de Roos, A. P. W.; Schrooten, C.; Druet, Tom ULg

in Journal of Dairy Science (2011), 94(9), 4708-4714

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See detailGenomic deletions of OFD1 account for 23% of oral-facial-digital type 1 syndrome after negative DNA sequencing.
Thauvin-Robinet, Christel; Franco, Brunella; Saugier-Veber, Pascale et al

in Human Mutation (2008), 30(2), 320-9

Oral-facial-digital type I syndrome (OFDI) is characterised by an X-linked dominant mode of inheritance with lethality in males. Clinical features include facial dysmorphism with oral, dental and distal ... [more ▼]

Oral-facial-digital type I syndrome (OFDI) is characterised by an X-linked dominant mode of inheritance with lethality in males. Clinical features include facial dysmorphism with oral, dental and distal abnormalities, polycystic kidney disease and central nervous system malformations. Considerable allelic heterogeneity has been reported within the OFD1 gene, but DNA bi-directional sequencing of the exons and intron-exon boundaries of the OFD1 gene remains negative in more than 20% of cases. We hypothesized that genomic rearrangements could account for the majority of the remaining undiagnosed cases. Thus, we took advantage of two independent available series of patients with OFDI syndrome and negative DNA bi-directional sequencing of the exons and intron-exon boundaries of the OFD1 gene from two different European labs: 13/36 cases from the French lab; 13/95 from the Italian lab. All patients were screened by a semiquantitative fluorescent multiplex method (QFMPSF) and relative quantification by real-time PCR (qPCR). Six OFD1 genomic deletions (exon 5, exons 1-8, exons 1-14, exons 10-11, exons 13-23 and exon 17) were identified, accounting for 5% of OFDI patients and for 23% of patients with negative mutation screening by DNA sequencing. The association of DNA direct sequencing, QFMPSF and qPCR detects OFD1 alteration in up to 85% of patients with a phenotype suggestive of OFDI syndrome. Given the average percentage of large genomic rearrangements (5%), we suggest that dosage methods should be performed in addition to DNA direct sequencing analysis to exclude the involvement of the OFD1 transcript when there are genetic counselling issues. [less ▲]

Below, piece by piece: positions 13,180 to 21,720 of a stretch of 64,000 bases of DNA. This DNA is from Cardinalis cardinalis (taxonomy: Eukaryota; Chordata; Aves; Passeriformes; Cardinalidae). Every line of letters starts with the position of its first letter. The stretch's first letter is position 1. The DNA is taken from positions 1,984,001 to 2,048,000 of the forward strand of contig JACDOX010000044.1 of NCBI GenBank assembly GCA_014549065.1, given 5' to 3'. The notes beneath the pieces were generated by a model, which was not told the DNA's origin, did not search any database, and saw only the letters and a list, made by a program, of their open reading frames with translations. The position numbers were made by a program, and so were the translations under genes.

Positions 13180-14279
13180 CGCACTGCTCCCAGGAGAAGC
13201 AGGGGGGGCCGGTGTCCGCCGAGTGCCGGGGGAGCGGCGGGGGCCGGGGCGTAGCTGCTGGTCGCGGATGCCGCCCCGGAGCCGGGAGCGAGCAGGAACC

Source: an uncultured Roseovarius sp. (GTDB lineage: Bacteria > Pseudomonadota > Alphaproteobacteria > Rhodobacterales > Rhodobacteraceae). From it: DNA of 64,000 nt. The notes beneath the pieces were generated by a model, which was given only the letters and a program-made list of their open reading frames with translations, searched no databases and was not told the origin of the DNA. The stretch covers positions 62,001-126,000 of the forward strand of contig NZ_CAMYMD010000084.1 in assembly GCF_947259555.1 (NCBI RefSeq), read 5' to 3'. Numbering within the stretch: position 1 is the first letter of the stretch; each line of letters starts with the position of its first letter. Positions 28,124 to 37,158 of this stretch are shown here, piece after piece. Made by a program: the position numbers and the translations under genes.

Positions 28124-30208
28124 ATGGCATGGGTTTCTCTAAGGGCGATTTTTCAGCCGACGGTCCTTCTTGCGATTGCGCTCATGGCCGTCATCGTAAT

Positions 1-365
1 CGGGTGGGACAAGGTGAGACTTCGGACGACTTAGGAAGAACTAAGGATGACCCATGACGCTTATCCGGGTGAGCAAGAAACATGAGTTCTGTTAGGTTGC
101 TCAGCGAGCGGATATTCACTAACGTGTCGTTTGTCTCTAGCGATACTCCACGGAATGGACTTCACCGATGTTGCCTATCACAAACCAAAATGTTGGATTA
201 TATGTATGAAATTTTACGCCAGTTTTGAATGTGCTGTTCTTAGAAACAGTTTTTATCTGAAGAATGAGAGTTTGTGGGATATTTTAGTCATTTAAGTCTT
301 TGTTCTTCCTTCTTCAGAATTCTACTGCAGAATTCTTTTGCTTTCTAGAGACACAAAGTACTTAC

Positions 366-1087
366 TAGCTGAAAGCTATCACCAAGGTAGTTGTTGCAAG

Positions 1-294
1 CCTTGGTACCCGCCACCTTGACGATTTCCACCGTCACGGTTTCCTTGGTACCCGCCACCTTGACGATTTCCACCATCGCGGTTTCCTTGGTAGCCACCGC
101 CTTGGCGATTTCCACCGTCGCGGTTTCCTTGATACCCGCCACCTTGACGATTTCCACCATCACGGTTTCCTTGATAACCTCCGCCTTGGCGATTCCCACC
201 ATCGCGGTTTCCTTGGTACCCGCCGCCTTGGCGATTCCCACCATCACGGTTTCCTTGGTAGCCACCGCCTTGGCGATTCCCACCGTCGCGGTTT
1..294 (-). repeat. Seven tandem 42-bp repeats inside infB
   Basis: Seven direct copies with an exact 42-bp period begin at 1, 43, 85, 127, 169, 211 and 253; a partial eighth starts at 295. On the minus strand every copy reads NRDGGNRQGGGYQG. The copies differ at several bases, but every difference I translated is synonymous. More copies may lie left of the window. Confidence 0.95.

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See detailGenomic Divergence among Sindbis Virus Strains
Rentier-Delrue, Françoise ULg; Young, N. A.

in Virology (1980), 106

Antigenic variants of the alphavirus Sindbis strains have been isolated from the Paleartic, Ethiopian, Oriental, and Australian zoogeographic regions. The genome of these variants were analyzed for ... [more ▼]

Antigenic variants of the alphavirus Sindbis strains have been isolated from the Paleartic, Ethiopian, Oriental, and Australian zoogeographic regions. The genome of these variants were analyzed for homology by hybridization of virion RNAs to double-stranded RNAs isolated from infected cells. Under nonstringent conditions (Tm-55°) the RNA of Oriental-Australian strains showed only 35 to 51% nucleotide sequence homology with the RNAs of the Paleartic-Ethiopian strains although homology was essentially complete among isolates within the Oriental and Australian regions and among isolates within the Paleartic and Ethiopian regions. Under more stringent conditions (Tm-26°), nucleotide sequence differences of 2 to 45% were detected among the RNAs of virus strains from geographically distant localities within each of these two major zoogeographic subdivisions. Year of isolation, passage histoty and vertebrate or invertebrate host of origin were not major determinants of sequence heterology. The hypothesis that ancestral Sindbis virus became separated by geographic barriers and evolved into two distinct types is presented. Further divergent evolution has obviously occurred wihin each of these types. [less ▲]